Sophomore center fielder Danny Gleaves celebrates with his team after scoring the go ahead run on a passed ball during a game against Nebraska on April 8. The Spartans defeated the Cornhuskers, 5-3. PHOTO: C.J. WEISS
better than them.” King argued the Crusaders are better, but still gave credit to the Mustangs on being a strong team to beat in their recent Summer State victory last season. The last time Gleaves and King faced off against each other, Brother Rice came out with a 4-3 win
in the 4A Class Semifinal. “At our regional, it probably rained for two days straight, and they put probably every single bag of turf that you could possibly buy on that field and we played that game,” King said. “It was a blast and we won, so sorry, Danny.” READ MORE AT STATENEWS.COM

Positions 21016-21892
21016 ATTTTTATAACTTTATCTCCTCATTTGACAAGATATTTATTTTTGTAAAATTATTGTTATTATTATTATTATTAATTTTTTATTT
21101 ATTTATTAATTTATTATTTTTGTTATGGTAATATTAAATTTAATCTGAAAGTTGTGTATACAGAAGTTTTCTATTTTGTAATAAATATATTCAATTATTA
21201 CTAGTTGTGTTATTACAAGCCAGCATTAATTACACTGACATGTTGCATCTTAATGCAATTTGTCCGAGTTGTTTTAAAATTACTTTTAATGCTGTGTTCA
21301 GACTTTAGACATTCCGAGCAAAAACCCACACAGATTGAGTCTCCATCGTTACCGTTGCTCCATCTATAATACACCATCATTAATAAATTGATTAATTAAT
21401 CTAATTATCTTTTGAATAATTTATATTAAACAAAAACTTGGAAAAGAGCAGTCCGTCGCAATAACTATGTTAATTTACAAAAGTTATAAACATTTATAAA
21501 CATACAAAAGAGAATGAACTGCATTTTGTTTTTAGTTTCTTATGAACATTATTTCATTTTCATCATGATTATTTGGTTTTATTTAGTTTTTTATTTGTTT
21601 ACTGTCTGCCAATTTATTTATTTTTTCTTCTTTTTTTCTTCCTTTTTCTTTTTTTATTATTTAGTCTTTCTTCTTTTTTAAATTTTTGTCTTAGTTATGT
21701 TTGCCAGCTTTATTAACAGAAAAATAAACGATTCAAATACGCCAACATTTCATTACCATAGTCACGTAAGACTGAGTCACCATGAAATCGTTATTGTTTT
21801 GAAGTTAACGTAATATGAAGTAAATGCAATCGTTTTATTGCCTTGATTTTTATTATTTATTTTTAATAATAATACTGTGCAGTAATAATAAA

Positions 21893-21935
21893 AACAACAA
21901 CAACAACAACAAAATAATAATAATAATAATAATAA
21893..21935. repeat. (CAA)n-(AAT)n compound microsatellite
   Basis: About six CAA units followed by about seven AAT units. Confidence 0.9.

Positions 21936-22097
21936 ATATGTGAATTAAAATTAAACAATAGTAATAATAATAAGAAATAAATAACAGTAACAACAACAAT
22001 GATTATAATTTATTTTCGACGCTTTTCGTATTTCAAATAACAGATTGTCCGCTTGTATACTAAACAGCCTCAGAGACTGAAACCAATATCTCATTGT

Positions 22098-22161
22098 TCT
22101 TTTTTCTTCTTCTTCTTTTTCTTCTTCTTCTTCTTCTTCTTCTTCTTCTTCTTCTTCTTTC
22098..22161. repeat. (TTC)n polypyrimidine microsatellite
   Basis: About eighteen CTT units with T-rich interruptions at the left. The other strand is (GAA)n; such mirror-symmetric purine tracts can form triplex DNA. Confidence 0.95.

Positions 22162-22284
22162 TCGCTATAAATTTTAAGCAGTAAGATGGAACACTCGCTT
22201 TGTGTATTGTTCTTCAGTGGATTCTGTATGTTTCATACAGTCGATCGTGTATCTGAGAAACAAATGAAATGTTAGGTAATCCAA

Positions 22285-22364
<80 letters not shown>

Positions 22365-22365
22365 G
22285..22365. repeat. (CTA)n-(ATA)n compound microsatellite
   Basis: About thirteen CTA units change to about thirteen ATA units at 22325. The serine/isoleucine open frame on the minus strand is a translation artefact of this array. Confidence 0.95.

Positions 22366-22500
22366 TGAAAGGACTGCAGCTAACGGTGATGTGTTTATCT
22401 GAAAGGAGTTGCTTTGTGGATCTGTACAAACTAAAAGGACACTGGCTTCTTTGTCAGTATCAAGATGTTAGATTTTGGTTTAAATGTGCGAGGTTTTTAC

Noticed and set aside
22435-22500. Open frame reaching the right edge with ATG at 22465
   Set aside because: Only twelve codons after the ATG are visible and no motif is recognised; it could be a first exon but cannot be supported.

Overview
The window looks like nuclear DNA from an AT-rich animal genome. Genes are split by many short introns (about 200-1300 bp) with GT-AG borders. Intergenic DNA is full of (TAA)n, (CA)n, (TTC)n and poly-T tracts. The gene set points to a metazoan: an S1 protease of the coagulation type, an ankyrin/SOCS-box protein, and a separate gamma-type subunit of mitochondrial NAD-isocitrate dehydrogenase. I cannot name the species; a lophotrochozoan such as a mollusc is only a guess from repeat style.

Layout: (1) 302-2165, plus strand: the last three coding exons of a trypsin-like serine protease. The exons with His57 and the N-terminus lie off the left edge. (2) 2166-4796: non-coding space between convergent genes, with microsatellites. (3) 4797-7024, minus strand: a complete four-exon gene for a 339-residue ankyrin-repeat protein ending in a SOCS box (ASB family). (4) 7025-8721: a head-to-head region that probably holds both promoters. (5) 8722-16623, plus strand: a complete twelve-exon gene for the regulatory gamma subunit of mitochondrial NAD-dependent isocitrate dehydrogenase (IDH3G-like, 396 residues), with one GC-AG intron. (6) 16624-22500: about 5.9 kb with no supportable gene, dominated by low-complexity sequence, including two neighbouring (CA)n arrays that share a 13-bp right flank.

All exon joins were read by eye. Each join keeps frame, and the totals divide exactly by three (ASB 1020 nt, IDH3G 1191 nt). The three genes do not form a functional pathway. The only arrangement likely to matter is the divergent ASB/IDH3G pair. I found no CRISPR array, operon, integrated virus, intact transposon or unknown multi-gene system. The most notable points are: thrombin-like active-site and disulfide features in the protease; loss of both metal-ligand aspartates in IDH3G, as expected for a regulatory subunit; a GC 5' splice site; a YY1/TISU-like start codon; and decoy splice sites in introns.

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The State News is published by the students of Michigan State University on Thursdays during fall, spring and select days during summer seme...
Published on Apr 19, 2018
The State News is published by the students of Michigan State University on Thursdays during fall, spring and select days during summer seme...